It’s not every weekend that Kerri Gristina, a schoolteacher living in the Bronx, manages to round up her three daughters and load them into the car for a Manhattan outing. When she does, she’ll take them to a Broadway play, to a museum or just to frolic around Central Park. But no matter what else they do that day, the busy mom always manages to carve out some time for one special stop along the way.
“They have natural options, organic options,” Ms. Gristina, who writes a blog called Raising Three Savvy Ladies, told The New York Observer of her favorite place to buy beauty products in NYC. “It’s like a designer store. Maybe it costs more, but having more variety is worth it.”
No, it’s not the Laura Mercier or Bobbi Brown counter at Bergdorf’s. Ms. Gristina’s guilty primping pleasure is Duane Reade.
Over the summer, Steve Stoute, the CEO of the brand-marketing firm Translation, went to Wimbledon with his friend and business partner, the rapper Jay-Z, to cheer on Rafael Nadal during the Spaniard’s fourth-round battle with Juan Martín Del Potro. With the match tied in the third set, BBC cameras spotted them. “The man is still here,” said BBC tennis analyst Boris Becker in his heavy German accent. “The Jigga Man, that’s what they call him—Shawn Carter.”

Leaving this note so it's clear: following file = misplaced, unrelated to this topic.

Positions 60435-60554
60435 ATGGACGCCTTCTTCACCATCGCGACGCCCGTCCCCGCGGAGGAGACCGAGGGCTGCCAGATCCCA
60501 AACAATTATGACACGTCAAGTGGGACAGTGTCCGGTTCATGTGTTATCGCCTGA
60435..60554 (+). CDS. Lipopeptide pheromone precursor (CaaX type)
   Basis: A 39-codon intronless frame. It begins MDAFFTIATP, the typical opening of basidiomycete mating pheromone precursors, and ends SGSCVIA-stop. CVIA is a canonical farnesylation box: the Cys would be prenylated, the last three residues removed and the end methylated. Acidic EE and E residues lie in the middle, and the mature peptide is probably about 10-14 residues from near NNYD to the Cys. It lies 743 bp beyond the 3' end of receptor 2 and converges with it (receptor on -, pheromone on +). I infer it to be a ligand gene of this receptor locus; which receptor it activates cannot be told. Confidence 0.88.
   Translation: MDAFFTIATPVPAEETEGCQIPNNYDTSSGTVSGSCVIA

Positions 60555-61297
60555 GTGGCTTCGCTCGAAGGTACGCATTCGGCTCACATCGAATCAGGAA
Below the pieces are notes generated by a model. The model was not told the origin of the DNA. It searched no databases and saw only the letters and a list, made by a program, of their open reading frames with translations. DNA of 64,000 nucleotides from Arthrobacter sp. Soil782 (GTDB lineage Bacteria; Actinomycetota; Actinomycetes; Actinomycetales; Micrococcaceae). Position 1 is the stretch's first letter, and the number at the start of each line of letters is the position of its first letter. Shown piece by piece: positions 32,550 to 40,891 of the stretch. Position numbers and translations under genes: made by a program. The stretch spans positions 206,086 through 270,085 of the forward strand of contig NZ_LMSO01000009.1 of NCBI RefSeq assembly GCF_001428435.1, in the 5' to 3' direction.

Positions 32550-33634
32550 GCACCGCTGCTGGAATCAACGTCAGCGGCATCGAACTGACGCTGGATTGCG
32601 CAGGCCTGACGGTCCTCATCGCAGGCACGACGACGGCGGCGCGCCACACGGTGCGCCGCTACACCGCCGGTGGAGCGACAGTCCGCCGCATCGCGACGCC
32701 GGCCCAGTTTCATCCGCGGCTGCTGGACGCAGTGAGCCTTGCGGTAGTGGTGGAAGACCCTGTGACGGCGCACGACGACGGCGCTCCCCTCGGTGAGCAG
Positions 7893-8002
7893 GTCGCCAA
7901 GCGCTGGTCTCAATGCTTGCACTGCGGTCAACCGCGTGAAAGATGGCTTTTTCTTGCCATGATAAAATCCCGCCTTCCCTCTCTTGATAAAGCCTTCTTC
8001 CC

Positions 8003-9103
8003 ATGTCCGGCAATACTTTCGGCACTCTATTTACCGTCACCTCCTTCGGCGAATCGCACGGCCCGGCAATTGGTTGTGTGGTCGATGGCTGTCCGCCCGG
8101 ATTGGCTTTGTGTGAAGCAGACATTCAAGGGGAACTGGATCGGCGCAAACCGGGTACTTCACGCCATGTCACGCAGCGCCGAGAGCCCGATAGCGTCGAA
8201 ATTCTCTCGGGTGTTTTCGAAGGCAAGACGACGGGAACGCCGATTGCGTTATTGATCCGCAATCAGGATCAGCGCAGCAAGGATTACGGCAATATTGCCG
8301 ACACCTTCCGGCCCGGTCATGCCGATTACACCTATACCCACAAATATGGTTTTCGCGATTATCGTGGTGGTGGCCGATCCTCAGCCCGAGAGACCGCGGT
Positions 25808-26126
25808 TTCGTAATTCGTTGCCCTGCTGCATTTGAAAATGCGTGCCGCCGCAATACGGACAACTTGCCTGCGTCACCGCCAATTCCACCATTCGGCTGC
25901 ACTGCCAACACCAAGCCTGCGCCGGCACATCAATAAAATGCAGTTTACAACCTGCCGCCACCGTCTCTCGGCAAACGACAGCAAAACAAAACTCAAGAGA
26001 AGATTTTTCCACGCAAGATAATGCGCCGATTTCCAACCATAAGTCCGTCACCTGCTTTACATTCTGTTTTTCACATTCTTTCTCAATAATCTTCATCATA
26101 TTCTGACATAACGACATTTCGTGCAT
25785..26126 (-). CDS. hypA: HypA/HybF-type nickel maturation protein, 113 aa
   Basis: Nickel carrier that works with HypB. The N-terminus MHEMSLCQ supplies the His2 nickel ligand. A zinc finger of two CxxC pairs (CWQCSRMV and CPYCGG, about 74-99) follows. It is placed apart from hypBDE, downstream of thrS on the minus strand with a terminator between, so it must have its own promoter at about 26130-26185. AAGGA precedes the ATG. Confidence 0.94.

Where most viewers saw a star-sighting. Mr. Stoute saw a “tanning moment.”
Mr. Stoute, in his recent book The Tanning of America: How Hip-Hop Created a Culture That Rewrote the Rules of the New Economy (2011, Gotham Books), defined “tanning” as “the catalytic force majeure that went beyond musical boundaries and into the psyche of young America.” That’s a pretty thick slice of marketing-speak, but the gist of it is simple: hip-hop has radically changed culture and corporate America.
And Mr. Stoute has had a central role in the transformation.
For anyone who lives in the city, the iconic “I Love New York” logo usually brings to mind millions of tourists streaming into Times Square like so many locusts descending on a neon crop field. There are entire stores in the city dedicated to selling products featuring the image of a heart where the l-word should be. (For a visual example, look at the image to your left.)